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Community Care

Community Care, also called Care in the Community, is the policy of deinstitutionalization, treating, caring for and supporting physically, mentally and intellectually disabled people in the society, in their own homes and neighbourhood rather than in an institution.
Institutional care was the target of widespread criticism during the 1960s and 1970s in many countries.  Community mental health model projects have been evaluated and found to be successful (Harding et al, 1983; World Health Organization, 1984; Wig, 1989).
 
Much of the debate on community care for individuals with mental disorders has focused on issues relevant to industrialised nations.
 
Developing countries also have accepted the need for community care, with the World Health Organization spearheading the crusade to incorporate the mental health component into primary health care (World Health Organization, 1990). Many developing countries have set up model programmes that form the basis of national implementation strategies (Harding et al, 1983; World Health Organization, 1984; Wig, 1989). However, many programmes are not successfully implemented (Wig, 1989; Agarwal, 1991;Gureje & Alem, 2000). The issues with regard to community care for people with mental illnesses in the developing world are complex and differ from those in western societies.
 
The success of model projects in a number of countries did not result in mental health care being implemented on a national scale. The vast majority of the population are outside these model programmes and still lack the basic facilities suggested in the national plans. For example, in India the programme is in different stages of implementation in small pockets (22 districts, with an estimated population of 4 million in a country with a population of 1 billion). The evaluation of some of these demonstration projects also has shown a low use of government health care, with major reliance on private health providers (Chisholm et al, 2000).
 
Jacobs (2001) mentions a number of reasons why it is difficult transforming traditional services to community care services.
 

1. Absence of social welfare
The community programmes operating in industrialised societies make active use of social welfare services in delivering care and are intrinsic to mental programmes (Thornicroft et al, 1998). The complete absence of a social welfare net in most developing countries is a major obstacle to the delivery of mental health care.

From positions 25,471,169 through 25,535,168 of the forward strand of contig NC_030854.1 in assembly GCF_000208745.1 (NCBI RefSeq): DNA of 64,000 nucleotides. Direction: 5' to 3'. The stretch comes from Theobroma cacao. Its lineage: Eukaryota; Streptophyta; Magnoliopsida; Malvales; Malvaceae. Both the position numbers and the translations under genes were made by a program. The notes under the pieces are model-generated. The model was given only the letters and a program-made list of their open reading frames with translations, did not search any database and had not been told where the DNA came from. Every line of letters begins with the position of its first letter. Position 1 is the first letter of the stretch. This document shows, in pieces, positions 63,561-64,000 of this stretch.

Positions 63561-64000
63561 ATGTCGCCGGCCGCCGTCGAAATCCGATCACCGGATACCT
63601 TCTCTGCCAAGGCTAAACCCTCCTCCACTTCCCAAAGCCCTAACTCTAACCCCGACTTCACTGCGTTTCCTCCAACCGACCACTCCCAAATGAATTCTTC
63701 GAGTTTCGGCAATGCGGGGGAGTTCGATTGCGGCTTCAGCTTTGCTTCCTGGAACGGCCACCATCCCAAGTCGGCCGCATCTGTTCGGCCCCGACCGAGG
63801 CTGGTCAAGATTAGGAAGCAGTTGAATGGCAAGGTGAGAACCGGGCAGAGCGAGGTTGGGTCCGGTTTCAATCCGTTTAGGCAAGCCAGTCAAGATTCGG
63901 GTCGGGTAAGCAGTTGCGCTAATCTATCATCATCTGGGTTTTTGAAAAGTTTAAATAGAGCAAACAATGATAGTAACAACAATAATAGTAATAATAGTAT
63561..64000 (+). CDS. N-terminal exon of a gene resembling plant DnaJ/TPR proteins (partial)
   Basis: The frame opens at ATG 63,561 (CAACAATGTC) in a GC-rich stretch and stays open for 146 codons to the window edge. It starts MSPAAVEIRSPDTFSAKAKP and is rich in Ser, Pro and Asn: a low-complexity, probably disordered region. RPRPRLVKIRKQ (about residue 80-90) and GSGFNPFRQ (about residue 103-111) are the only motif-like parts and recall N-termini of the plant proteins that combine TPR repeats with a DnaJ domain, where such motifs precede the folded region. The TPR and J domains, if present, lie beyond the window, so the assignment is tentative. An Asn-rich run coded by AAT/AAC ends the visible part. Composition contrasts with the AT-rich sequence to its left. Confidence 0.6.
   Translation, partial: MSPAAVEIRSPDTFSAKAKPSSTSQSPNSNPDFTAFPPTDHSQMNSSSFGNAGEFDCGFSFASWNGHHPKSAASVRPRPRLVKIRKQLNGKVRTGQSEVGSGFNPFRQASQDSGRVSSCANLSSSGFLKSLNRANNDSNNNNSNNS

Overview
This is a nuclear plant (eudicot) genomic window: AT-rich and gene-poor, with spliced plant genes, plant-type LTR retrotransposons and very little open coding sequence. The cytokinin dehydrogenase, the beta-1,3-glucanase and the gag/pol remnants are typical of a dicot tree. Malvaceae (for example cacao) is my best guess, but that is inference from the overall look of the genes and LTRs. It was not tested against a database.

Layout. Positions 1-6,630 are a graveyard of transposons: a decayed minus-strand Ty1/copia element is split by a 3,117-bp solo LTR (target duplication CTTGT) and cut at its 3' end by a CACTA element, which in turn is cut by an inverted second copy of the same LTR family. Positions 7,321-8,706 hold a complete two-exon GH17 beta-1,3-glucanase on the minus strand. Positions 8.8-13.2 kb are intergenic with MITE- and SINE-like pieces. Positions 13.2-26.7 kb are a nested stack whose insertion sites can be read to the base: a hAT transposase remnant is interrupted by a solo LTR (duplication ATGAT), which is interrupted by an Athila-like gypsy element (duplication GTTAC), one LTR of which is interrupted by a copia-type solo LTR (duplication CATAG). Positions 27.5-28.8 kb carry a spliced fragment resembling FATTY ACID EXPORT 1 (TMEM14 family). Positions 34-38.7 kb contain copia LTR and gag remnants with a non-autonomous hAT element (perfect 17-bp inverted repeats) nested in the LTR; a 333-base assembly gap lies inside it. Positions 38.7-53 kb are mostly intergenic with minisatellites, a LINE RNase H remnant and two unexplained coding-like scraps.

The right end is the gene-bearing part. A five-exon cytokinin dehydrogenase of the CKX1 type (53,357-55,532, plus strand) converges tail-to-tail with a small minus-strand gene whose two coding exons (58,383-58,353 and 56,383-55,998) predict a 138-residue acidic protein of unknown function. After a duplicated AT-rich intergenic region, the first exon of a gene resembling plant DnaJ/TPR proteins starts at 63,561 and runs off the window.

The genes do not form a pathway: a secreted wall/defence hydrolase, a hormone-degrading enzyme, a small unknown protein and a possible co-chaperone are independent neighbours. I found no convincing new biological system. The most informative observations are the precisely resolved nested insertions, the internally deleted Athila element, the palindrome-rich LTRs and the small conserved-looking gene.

2. The vertical nature of health programmes
Community health programmes in many developing countries are essentially vertical in nature and their organisation reflects the specialist nature of hospital care. Vertical programmes do not fulfil the holistic nature of primary care and tend to break it up into compartments. Even in programmes where these are apparently integrated, the assimilation is superficial, with different vertical programmes competing for the community health worker's time and expertise.
 

3. Scope of the programme
The enlarged scope of the mental health programmes (Director General of Health Services, 1982), with emphasis on positive and preventive mental health, is ideal but beyond the scope of the available resources and expertise. The majority of mental health professionals have been trained in diseaseoriented systems and lack the required skills. In addition, knowledge and expertise in the prevention of illness and the promotion of mental health at the community level are still in their infancy.
 

4. Other factors
Other factors that may interfere with community care include the high levels of civil strife and violence in some societies, political instability and corruption and gender inequality. The abuses perpetrated by psychiatry (i.e. the absence of basic human rights in some state-run mental hospitals) do not add to public confidence in seeking mental health care. Finally, a major psychosocial phenomenon, the ‘Matthew effect’, has been documented in primary health care: it has been demonstrated that populations with a poor standard of health seem to achieve only meagre improvements, whereas those with good standards seem to show substantial progress (Joseph, 1989). The Matthew effect also seems to influence the community care of people with mental illnesses. Resource allocation is biased in favour of hospital-based strategies, despite their inability to cater for the needs of rural populations. The discrimination against community care hinders the creation of alternative health strategies.
 
For more reading about Community care for people with mental disorders in developing countries: see Jacob K.S. (2001): http://bjp.rcpsych.org/content/178/4/296.full
 
last edited by Jean Pierre Wilken March 2013